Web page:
New proposed legislation regarding business interruption coverage may be an economic life raft for small businesses but a significant financial risk to insurance carriers. The insurance industry has been hit with a substantial number of business interruption claims, a large part of which carriers have denied claiming a lack of physical property damage or citing a virus exclusion. The proposed legislation combats the growing economic challenges for small businesses and denial of insurance coverage. The insurance industry has pushed back hard against the legislation arguing that such laws would overwrite private contracts. Proponents of these bills reason that the laws would provide for the creation of funds to reimburse insurers for losses paid by the industry and are another form of government stimulus funding, which utilizes the insurance industry to administer the distribution of those funds.
Although it is unknown whether the proposed legislation will be enacted, it is important to recognize that not all policies need this legislative assistance. Some business interruption policies likely provide business interruption and other types of coverage for COVID-19 related losses under their terms, as written, and the enactment of legislation would not change such coverage.
Which Claims Are Covered under the Proposed Business Interruption Insurance Coverage Legislation?
Legislators in several states, including New Jersey, New York, Massachusetts, Michigan, Ohio, Pennsylvania, Louisiana, and South Carolina, as well as the House of Representatives, have introduced legislation to retroactively compel insurers to cover business interruption claims arising from damages sustained during a period of a declared state of emergency due to COVID-19, and a few bills going so far as including any mutated forms of COVID-19. The proposed bills provide coverage to claims asserted by small businesses, defined in the bills to be businesses with either 250, 150, or 100 and fewer employees. Further, some of the proposed bills expressly address virus exclusions and require insurers to provide coverage despite any virus exclusion provided in a policy.
None of the proposed legislation have yet passed, and most have been referred to the state’s respective insurance or finance committee for review.
Has California Introduced Proposed Legislation?
There is no comparable bill pending in California. However, California’s Insurance Commissioner Ricardo Lara sent a letter to Speaker Nancy Pelosi and California’s Congressional Delegation alerting them about the extent of the business interruption crisis and asking them to take immediate action to protect California’s businesses. To provide state policymakers with more information, Commissioner Lara directed carriers to submit data by April 9, 2020 to the Department of Insurance regarding coverage of commercial business interruption claims related to COVID-19. Commissioner Lara has not provided an update on the data produced by carriers.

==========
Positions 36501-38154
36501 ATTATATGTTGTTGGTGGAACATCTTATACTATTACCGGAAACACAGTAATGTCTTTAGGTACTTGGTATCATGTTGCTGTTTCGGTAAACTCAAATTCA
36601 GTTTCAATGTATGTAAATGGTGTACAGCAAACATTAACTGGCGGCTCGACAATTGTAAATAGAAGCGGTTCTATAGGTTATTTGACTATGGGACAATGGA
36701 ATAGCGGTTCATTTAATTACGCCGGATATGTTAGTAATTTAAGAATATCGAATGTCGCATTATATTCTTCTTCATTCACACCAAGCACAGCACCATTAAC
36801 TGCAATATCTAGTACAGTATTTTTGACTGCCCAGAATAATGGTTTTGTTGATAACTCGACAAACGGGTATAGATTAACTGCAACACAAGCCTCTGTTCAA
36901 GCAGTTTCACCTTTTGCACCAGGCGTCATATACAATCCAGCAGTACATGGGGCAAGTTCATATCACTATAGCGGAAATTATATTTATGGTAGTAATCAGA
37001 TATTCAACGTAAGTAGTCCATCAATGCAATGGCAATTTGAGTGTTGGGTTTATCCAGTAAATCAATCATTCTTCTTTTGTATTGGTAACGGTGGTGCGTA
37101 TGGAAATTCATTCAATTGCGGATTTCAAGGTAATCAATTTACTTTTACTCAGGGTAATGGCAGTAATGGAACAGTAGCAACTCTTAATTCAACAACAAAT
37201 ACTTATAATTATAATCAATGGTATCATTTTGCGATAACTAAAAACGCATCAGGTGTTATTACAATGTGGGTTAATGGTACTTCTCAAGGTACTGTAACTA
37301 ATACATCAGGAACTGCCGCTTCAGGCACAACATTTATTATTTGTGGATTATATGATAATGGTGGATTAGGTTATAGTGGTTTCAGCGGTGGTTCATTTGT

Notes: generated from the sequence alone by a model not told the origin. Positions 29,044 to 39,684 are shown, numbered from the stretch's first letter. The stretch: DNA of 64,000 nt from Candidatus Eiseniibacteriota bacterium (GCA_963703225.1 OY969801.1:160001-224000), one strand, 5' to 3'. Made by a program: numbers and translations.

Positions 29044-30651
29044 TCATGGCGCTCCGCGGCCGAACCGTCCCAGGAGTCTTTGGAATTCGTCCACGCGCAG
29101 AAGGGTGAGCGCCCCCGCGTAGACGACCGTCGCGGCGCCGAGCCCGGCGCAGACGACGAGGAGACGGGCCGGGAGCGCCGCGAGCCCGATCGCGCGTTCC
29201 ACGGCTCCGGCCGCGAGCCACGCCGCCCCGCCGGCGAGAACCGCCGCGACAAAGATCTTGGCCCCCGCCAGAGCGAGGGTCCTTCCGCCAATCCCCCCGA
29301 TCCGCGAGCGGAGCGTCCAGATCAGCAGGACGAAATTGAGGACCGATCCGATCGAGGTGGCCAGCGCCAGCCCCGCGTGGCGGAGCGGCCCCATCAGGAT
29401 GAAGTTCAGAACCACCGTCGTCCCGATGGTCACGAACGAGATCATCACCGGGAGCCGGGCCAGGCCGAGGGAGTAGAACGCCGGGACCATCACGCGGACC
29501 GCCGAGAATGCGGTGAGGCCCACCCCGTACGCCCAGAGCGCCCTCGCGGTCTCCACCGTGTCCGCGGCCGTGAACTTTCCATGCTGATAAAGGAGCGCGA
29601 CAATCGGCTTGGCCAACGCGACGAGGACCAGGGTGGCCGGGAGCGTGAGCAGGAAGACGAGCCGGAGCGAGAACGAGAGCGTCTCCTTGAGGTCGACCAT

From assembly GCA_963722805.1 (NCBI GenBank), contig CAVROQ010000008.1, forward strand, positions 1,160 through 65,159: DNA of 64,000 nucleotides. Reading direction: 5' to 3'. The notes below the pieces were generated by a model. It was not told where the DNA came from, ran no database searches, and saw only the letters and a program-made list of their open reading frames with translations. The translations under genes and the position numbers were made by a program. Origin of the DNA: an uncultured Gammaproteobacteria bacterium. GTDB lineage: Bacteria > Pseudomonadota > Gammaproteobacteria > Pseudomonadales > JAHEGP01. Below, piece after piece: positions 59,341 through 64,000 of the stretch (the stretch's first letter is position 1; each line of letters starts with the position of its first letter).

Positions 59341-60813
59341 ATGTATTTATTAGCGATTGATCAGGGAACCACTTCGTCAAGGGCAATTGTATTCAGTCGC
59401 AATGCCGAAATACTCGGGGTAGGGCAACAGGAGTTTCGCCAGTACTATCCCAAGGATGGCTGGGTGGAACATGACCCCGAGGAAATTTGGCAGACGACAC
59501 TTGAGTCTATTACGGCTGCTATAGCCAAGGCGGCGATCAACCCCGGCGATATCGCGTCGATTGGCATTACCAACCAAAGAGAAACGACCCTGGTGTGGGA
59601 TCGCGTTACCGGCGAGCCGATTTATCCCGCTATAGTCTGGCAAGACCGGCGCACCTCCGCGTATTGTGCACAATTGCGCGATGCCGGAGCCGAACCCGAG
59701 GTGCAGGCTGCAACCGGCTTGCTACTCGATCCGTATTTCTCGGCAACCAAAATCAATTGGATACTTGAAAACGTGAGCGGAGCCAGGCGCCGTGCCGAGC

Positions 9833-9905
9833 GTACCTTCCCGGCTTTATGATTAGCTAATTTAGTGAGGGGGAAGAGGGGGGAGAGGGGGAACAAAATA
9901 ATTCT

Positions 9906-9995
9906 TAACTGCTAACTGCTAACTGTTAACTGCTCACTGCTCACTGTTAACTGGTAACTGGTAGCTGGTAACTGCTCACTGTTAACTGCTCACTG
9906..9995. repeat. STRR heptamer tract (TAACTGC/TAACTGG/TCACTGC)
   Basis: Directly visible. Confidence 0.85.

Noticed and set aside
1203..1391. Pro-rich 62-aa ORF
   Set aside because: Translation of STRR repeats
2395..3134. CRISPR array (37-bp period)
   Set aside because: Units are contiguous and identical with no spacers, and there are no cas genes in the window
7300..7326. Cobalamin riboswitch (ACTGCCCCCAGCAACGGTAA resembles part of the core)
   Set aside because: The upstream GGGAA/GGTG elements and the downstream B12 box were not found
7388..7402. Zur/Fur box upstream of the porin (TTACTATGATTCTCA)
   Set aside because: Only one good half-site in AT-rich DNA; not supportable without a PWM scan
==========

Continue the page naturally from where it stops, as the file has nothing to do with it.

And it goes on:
Further, and in response to complaints regarding recent and swift denials of business interruption claims, Commissioner Lara issued a notice on April 14, 2020 requiring carriers and other insurance licensees to comply with their contractual, statutory, regulatory, and legal obligations and, importantly, to fairly investigate all business interruption claims related to COVID-19. And, if a carrier denies a claim in its entirety or in part, then the carrier must provide the insured a written explanation of the legal and factual bases for the denial.
Potential Pitfalls of the Proposed Legislation.
The proposed legislation has unsurprisingly come under scrutiny. While many of the proposed bills provide that carriers can apply for reimbursement from state funds made available specifically for this purpose, many critics believe that retroactively forcing coverage will bankrupt the insurance industry. For example, on May 8, 2020, the U.S. Department of Treasury issued a letter to members of Congress stating that such proposals “fundamentally conflict with the contractual nature of insurance obligations and could introduce stability risks to the [insurance] industry.”
In addition to economic considerations, the legislation (if enacted) will have to withstand constitutionality challenges that will certainly be raised by the insurance industry. Carriers can point to the “Contract Clause” (U.S. Const., Art. I, § 10, cl. 1) and Due Process Clauses (U.S. Const., Amends. 5, 14) of the Constitution in support of these challenges. The United States Supreme Court has held that the “Contract Clause” prohibits “substantial impairment” of contractual rights, including for example insurance policies, unless the state has a “significant and legitimate public purpose behind the regulation” and the impairment is reasonable and appropriate as it relates to the public purpose. Similarly, the Supreme Court has held that the Due Process Clauses prohibits such interference with contracts unless “the retroactive application of a statute is supported by a legitimate legislative purpose furthered by rational means.” Whether these legislative measures pass constitutional scrutiny will be very likely be the subject of lengthy litigation.
And while the purpose of the proposed legislation is to provide economic relief to small business, this relief may not arrive in time given the required legislative procedures to enact the proposed bills and lengthy litigation that will inevitably arise from constitutionality challenges. Without the enactment of the proposed legislation, business interruption coverage will depend on the unique circumstances of a business’s loss and the specific terms of the policy.
Things to Consider. . .